Facts emerging about Benghazi may not tell us anything new, but they remind us of two important truths:
First, the upper levels of the Obama administration are peppered with partisans who play fast and loose with the truth for political gain.
Second, regime change and military interventions, especially in the Muslim world, are messy, destabilizing and deadly.
The White House and the State Department have consistently misled the public about the terrorist attack that killed four Americans in Benghazi, Libya, on Sept. 11, 2012.
Secretary of State Hillary Clinton, White House press secretary Jay Carney, and President Obama all tried last September to convince Americans that the attacks were spontaneous mob violence arising from protests over an anti-Islamic video on YouTube. Ambassador Susan Rice famously made this claim on Sept. 16 on five Sunday morning talk shows.
This was false, and the White House and State Department likely knew that it was false. Elizabeth Jones, acting assistant secretary of state for Near Eastern Affairs, wrote in a Sept. 12 email, "the group that conducted the attacks, Ansar al-Sharia, is affiliated with Islamic terrorists."
Gregory Hicks, a top State Department official in Libya, testified last week that his "jaw dropped" when he heard Rice blame the video: "I was embarrassed."
It turned out that Rice was speaking from talking points changed at the request of the State Department and the White House.
Carney in November falsely said Rice's talking points (which the CIA also gave to some congressmen who would be speaking publicly on Benghazi) "reflect the [intelligence community's] best assessments of what they thought had happened."
Carney also said in November that State and the White House only changed one word in the talking points. This, too, was false.
The Jones email and Hicks' testimony undermine Carney's claims. Leaked drafts of Rice's talking points show substantial edits that were clearly aimed at covering up terrorism's role in the attacks.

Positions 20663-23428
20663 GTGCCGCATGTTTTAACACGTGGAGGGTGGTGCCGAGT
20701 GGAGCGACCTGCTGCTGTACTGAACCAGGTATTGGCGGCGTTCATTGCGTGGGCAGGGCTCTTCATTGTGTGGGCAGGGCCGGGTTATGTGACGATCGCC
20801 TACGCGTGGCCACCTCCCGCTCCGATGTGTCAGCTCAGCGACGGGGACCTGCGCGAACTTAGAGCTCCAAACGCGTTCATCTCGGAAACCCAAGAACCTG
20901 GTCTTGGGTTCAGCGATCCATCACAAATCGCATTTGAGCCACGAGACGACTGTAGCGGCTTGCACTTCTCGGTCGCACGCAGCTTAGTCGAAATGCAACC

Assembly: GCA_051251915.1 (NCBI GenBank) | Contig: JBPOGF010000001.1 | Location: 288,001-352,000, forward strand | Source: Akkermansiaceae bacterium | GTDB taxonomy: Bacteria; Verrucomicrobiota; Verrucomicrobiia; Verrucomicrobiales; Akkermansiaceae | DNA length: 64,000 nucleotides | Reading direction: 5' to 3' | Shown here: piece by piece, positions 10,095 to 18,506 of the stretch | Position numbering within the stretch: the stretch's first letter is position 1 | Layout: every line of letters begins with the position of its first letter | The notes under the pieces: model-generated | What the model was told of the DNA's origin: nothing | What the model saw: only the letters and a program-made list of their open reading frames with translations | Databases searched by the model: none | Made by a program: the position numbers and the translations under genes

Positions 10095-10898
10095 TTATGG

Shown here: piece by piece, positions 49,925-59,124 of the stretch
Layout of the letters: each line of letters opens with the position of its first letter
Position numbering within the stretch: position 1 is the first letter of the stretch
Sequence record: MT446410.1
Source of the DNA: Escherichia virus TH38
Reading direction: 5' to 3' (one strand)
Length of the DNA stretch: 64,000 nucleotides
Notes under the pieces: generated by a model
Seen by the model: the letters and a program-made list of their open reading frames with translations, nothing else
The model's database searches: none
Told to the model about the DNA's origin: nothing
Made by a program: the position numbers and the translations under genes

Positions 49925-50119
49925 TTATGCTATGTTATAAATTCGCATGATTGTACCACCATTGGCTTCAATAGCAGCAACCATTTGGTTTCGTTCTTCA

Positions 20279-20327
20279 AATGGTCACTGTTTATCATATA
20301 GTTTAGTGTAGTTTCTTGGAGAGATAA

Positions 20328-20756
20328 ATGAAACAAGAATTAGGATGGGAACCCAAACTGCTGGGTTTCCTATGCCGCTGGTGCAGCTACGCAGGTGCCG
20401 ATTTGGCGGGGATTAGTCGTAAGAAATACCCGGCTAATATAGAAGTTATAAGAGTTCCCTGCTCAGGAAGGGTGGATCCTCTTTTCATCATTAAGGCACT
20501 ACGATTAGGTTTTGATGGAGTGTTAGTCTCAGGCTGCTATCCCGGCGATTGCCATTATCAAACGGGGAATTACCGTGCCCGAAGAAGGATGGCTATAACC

Over the course of two of those edits, acting at the behest of either State or the White House, the CIA removed reference to Ansar al-Sharia and terrorism.
Some administration official apparently told the CIA not to mention its concern about "the threat of extremists linked to al-Qa'ida in Benghazi and eastern Libya." Also deleted: "Since April, there have been at least five other attacks against foreign interests in Benghazi by unidentified assailants."
That same round of edits, made on Saturday morning, Sept. 15, deleted another telling point: "The wide availability of weapons and experienced fighters in Libya almost certainly contribute to the lethality of the attacks."
As it happened, Rice ended up making exactly this point, saying on TV "heavy weapons ... are quite common in post-revolutionary Libya."
And this fact, which Rice apparently wasn't supposed to mention, points to what the administration didn't want coming out in the weeks before the election.
Both the availability of weapons and the rising presence of al Qaeda revealed that Libya was not safe. They revealed that Obama's invasion of Libya was no clean matter of getting rid of Moammar Gadhafi and going home. Americans were still on the ground doing dirty work, in a terrorist-ridden land destabilized by our decapitation of the old government and aiding a civil war.
And the ugly deaths came amid something of an end-zone dance by Obama's campaign.
Just a week before, at the Democratic National Convention, Obama had cited deposing Gadhafi as one of his achievements. John Kerry said, to raucous applause, "without a single American casualty, Moammar Gadhafi is gone, and the people of Libya are free."
Vanity Fair was preparing to mail its issue dominated by Michael Lewis' flattering portrait of Obama. The feature focused on Obama's attack on Libya.
Obama was campaigning on his foreign policy success, including a clean regime change in Libya. But there are no clean regime changes, and Obama knows this. Or at least he knew this in 2002, when he said, "Even a successful war against Iraq will require a U.S. occupation of undetermined length, at undetermined cost, with undetermined consequences."
In Libya the U.S. didn't have an actual occupation — Obama didn't want one. That might be one reason the diplomatic facility was so thinly guarded. But the U.S. still had a presence in a country it had helped destabilize.
Making things politically worse, Obama abused executive power by invading Libya in March 2011 without congressional approval.
Last week's revelations were a reminder that truth is often the first casualty of war.
Timothy P. Carney, The Washington Examiner's senior political columnist, can be contacted at firstname.lastname@example.org. His column appears Monday and Thursday, and his stories and blog posts appear on washingtonexaminer.com.